Wednesday, Mar 23, 2022 7:00 PM
A Cappella Books on Zoom
A deeply reported, gripping narrative of injustice, exoneration, and the lifelong impact of incarceration, ”Beyond Innocence” is the poignant saga of one remarkable life that sheds vitally important light on the realities of the American justice system at every level.
The Jimmy Carter Presidential Library and A Cappella Books welcome award-winning journalist and author Phoebe Zerwick for a virtual discussion of her new book, “Beyond Innocence: The Life Sentence of Darryl Hunt.” Zerwick will appear in conversation with Senior Research Scholar at the Center for Documentary Studies at Duke University and award-winning author Timothy B. Tyson.
This event is free and open to the public. Join us on Zoom via the link below.
Copies of the book, which will ship after the event, are available for purchase via the link below.
About the Book
In June 1985, a young Black man in Winston-Salem, N.C. named Darryl Hunt was falsely convicted and sentenced to life in prison for the rape and murder of a white copyeditor at the local paper. Many in the community believed him innocent and crusaded for his release even as subsequent trials and appeals reinforced his sentence. Finally, in 2003, the tireless efforts of his attorney combined with an award-winning series of articles by Phoebe Zerwick in the Winston-Salem Journal led to the DNA evidence that exonerated Hunt. Three years later, the acclaimed documentary, “The Trials of Darryl Hunt,” made him known across the country and brought his story to audiences around the world.
But Hunt’s story was far from over. As Zerwick poignantly reveals, it is singularly significant in the annals of the miscarriage of justice and for the legacy Hunt ultimately bequeathed. Part true crime drama, part chronicle of a life cut short by systemic racism, ”Beyond Innocence” powerfully illuminates the sustained catastrophe faced by an innocent person in prison and the civil death nearly everyone who has been incarcerated experiences attempting to restart their lives. Freed after nineteen years behind bars, Darryl Hunt became a national advocate for social justice, and his case inspired lasting reforms, among them a law that allows those on death row to appeal their sentence with evidence of racial bias. He was a beacon of hope for so many—until he could no longer bear the burden of what he had endured and took his own life.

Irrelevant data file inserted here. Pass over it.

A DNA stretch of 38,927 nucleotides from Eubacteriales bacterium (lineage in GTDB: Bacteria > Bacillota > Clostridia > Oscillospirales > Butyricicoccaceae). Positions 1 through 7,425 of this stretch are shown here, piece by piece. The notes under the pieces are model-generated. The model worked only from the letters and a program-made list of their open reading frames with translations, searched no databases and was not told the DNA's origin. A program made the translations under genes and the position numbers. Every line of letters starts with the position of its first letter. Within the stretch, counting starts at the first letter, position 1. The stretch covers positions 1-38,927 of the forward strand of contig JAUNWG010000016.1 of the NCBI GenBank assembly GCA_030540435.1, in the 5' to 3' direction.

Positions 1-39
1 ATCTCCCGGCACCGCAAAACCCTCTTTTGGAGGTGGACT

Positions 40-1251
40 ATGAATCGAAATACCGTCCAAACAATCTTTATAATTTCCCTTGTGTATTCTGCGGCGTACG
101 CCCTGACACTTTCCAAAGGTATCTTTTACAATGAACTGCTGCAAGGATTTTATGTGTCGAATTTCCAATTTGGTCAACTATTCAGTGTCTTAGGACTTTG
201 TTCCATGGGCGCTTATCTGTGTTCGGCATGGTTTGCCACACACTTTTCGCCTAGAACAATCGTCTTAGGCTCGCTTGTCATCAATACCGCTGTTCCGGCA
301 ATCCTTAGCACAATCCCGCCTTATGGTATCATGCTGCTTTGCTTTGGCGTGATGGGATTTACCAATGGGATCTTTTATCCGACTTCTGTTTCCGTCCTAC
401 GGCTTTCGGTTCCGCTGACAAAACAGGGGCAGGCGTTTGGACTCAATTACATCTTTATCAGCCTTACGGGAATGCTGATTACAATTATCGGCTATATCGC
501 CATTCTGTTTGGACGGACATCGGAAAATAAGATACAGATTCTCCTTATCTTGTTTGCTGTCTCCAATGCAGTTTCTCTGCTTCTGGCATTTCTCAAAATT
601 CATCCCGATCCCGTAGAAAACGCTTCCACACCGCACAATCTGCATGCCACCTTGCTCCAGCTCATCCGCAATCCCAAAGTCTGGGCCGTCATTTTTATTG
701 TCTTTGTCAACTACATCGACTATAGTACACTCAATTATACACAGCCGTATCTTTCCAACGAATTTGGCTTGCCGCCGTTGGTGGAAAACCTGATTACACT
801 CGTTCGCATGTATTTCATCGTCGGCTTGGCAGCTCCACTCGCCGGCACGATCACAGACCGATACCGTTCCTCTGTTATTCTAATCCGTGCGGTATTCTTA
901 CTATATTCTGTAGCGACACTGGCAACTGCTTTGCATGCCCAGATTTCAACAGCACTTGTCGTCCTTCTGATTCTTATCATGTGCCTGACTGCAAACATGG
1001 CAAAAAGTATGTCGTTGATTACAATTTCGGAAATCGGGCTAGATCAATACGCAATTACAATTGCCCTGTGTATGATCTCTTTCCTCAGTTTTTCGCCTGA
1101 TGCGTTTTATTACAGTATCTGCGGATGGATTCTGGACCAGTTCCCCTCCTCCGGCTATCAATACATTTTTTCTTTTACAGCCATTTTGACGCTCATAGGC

Fluidly crafted by a master journalist, ”Beyond Innocence” makes an urgent moral call for an American reckoning with the legacies of racism in the criminal justice system and the human toll of the carceral state
About the Author
Phoebe Zerwick is an award-winning investigative journalist, narrative writer, and college professor. Her writing has appeared in O, The Oprah Magazine; National Geographic; The Nation; the Winston-Salem Journal; and Glamour, among other publications. Her work has been recognized by the Nieman Foundation for Journalism at Harvard University, Investigative Reporters and Editors, the Society of Professional Journalists, Columbia University, and the North Carolina Press Association and featured in the HBO documentary ”The Trials of Darryl Hunt.” She is the director of the journalism program at Wake Forest University.
About the Conversation Partner
Timothy B. Tyson is senior research scholar at the Center for Documentary Studies at Duke University and adjunct professor of American Studies at the University of North Carolina. His most recent book, ”The Blood of Emmett Till,” won the 2018 Robert F. Kennedy Book Award; made the "long list" of ten books for the 2017 National Book Award, and was named Best Book of 2017 by both the Los Angeles Times and National Public Radio. The Atlanta Journal-Constitution named it Best Southern Book of 2017. Tyson is also the author of ”Blood Done Sign My Name”, finalist for the National Book Critics Circle Award, winner of the Southern Book Award for Nonfiction and the Grawemeyer Award in Religion. His 1999 book, ”Radio Free Dixie: Robert F. Williams and the Roots of Black Power,” won the James Rawley Prize for best book on race and the Frederick Jackson Turner Prize for best first book in U.S. History from the Organization of American Historians (OAH). He is co-editor with David Cecelski of ”Democracy Betrayed: The Wilmington Race Riot of 1898 and Its Legacy,” which won the 1998 Outstanding Book Award from the Gustavus Meyers Center for Human Rights in North America and author of ”Ghosts of 1898: Wilmington's Race Riot and the Rise of White Supremacy,” which won 2007 Excellence Award from the National Association of Black Journalists. He serves on the executive board of the North Carolina NAACP, Repairers of the Breach, and the UNC Center for Civil Rights.